Lighting:  We have all sorts of lights, Poundshop ones to proper remote control lighting.  The remote control ones are fab, we have one in each bedroom pod, so that makes getting up for a pee at night a lot easier than fumbling around in the dark and cold.  I also take a head torch with me, that's handy for reading in bed when it's dark, without keeping Mr G awake.  
What else to consider:  There's nothing worse than being cold at night when camping, which it is compared to your own bed, no matter how nice the day has been.  Fleecy bed socks, fleecy onesies, woolly hats, hoodies are also fab, and everyone in my tent always has a hot water bottle in their sleeping bag about half an hour before bed.  It does make a difference.  Layer up, it's not a fashion parade.

Eating and Cooking:  This can be as simple or elaborate as you want.  Sometimes when we go camping with friends, we cook on their gas barbecue.  Other times I've just fried bacon and sausage on a single camping stove.  But our cooking equipment now is a double burner gas stove, with a little mini grill underneath for toast, we have a special stand for this that keeps the stove at a cooking height, and we also take a single camping stove that is generally just used for boiling the kettle.  Sometimes we pick up disposable barbecues, which are handy for the children to toast marshmallows and make S'Mores.  A kettle type barbecue is also good to hold disposable barbecues and keep them off the ground.
Dishes:  We found some great melamine sets in Aldi a couple of years ago, heavily reduced, I think they were something daft like £2.99 for a set of four bowls, side plates and dinner plates.  We bought two sets.  We take some additional enamel plates too and some mess tins.  If you're only having something light and dry, use paper plates to save on washing up, and they can be recycled.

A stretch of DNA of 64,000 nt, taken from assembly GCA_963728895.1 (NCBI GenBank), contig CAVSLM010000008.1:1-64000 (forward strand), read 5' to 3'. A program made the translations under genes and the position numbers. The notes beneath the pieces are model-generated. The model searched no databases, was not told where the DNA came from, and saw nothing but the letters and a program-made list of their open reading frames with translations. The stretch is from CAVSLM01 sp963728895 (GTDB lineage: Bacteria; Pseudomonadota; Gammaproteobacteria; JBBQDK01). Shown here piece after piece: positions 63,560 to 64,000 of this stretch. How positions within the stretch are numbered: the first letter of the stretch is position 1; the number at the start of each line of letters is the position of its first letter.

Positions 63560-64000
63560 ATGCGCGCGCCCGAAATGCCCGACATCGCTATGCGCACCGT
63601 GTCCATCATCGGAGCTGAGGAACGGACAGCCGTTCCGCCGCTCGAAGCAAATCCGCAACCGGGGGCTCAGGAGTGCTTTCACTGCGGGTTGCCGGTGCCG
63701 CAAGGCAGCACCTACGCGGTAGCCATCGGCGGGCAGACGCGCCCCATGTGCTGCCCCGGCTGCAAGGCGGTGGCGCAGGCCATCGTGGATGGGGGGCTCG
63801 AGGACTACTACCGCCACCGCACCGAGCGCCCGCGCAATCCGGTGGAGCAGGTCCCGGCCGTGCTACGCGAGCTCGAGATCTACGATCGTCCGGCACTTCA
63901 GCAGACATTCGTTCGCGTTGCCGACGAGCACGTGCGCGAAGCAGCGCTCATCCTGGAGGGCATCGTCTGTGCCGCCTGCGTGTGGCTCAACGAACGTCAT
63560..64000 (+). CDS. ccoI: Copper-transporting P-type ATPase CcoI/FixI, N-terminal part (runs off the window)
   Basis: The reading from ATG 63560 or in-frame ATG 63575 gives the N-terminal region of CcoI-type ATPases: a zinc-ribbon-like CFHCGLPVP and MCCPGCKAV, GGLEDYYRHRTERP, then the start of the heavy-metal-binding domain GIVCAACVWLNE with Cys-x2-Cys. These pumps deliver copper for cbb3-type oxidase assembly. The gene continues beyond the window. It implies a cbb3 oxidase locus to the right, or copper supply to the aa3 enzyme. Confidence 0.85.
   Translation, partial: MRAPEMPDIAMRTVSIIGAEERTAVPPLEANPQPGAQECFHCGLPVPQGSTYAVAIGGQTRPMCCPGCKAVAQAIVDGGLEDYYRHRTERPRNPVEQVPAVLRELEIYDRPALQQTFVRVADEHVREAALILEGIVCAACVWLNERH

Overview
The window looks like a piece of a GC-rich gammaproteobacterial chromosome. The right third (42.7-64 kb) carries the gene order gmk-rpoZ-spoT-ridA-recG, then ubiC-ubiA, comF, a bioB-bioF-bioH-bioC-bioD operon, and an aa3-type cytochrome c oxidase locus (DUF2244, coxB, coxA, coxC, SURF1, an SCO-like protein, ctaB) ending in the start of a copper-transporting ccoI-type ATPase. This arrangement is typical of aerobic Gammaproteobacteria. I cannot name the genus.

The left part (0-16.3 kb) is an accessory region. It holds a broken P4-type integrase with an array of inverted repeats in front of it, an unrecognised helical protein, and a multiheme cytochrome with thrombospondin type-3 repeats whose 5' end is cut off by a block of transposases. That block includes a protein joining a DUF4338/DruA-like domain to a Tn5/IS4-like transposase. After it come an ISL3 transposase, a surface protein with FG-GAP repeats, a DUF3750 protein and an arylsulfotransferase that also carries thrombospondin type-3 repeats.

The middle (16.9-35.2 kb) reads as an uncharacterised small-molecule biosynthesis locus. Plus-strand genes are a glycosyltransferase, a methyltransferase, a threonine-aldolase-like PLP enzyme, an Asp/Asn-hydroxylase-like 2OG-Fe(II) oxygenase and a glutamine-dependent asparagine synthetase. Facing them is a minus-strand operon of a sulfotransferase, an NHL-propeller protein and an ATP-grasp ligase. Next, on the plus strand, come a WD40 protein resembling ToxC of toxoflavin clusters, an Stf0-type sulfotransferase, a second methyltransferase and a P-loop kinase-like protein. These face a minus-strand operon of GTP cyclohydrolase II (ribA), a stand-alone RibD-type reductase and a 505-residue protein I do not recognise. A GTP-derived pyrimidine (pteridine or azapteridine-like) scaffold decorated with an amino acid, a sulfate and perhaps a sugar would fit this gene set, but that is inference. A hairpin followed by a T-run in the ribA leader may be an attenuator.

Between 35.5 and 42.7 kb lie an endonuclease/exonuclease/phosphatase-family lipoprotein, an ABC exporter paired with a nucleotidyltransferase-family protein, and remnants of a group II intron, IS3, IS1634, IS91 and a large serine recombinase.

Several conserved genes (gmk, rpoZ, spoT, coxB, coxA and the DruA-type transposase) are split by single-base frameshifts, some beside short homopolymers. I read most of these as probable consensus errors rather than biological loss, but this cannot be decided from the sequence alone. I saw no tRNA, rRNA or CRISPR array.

Cutlery:  A mixture of heavy duty plastic ones (for the children) and old oddments of cutlery.
Pots and Pans:  We take a Gelert stackable set of pans and kettle, a griddle pan, and a frying pan.  This pretty much covers anything we're able to cook at one time.
Tables and chairs:  We take two, one that folds into a case and has four separate stools inside, and also a lower table that the legs clip into the underside.  Two camping chairs and that's us.
What else you may need:  Tin opener.  Bottle opener/corkscrew.  Plastic wine glasses.  Fish/Egg slice.  Tongs.  Sharp knife (try cutting onions with a plastic knife...).  Drinks bottles for childrens drinks (easier than constantly washing up cups).  Cups for tea or coffee, or insulated travel coffee mugs.
What you don't necessarily need but if you see one heavily reduced as we did:  A camping cupboard.  Heavy duty canvas, zips up fully, so nothing slimy or crawly can get in, and on top, it rolls back to provide you with a kitchen sink.  Handy if you're some distance from the toilet block, or it's raining.

Food Storage:  We take what we refer to as 'The Coffin'.  It's so big that we're burying someone in it to save on funeral costs.  It is a cool box that will keep food frozen for a few days if you add ice and ice packs to it.  It has been invaluable for us as a large family on a budget.  I've taken homemade curries and chillies, frozen in plastic containers, and we've had a decent meal for a few nights that doesn't involve burger or bacon ;-)  We store our milk, butter, bread - anything that needs keeping cool in there.  While coming home from a day out, buy a bag or two of ice, top it up.  Our friends who travel as a couple have an electric coolbox that works off the car battery.  You don't have to go to such lengths, a normal coolbox with ice blocks and ice would suffice to keep milk and butter cool.  But for a family of our size, eating out all the time isn't an option, so we need to plan ahead, and have adequate storage for food.
Tinned and dried stuff is kept in the abovementioned camping cupboard.  Not a necessity, but another Aldi ridiculously reduced camping bargain.  Before this we used plastic storage boxes with lids on and kept them in the tent or in the car, depending. 

Part two coming up - do not read if offended by toilet humour.  Literal toilet humour.  I'm not joking...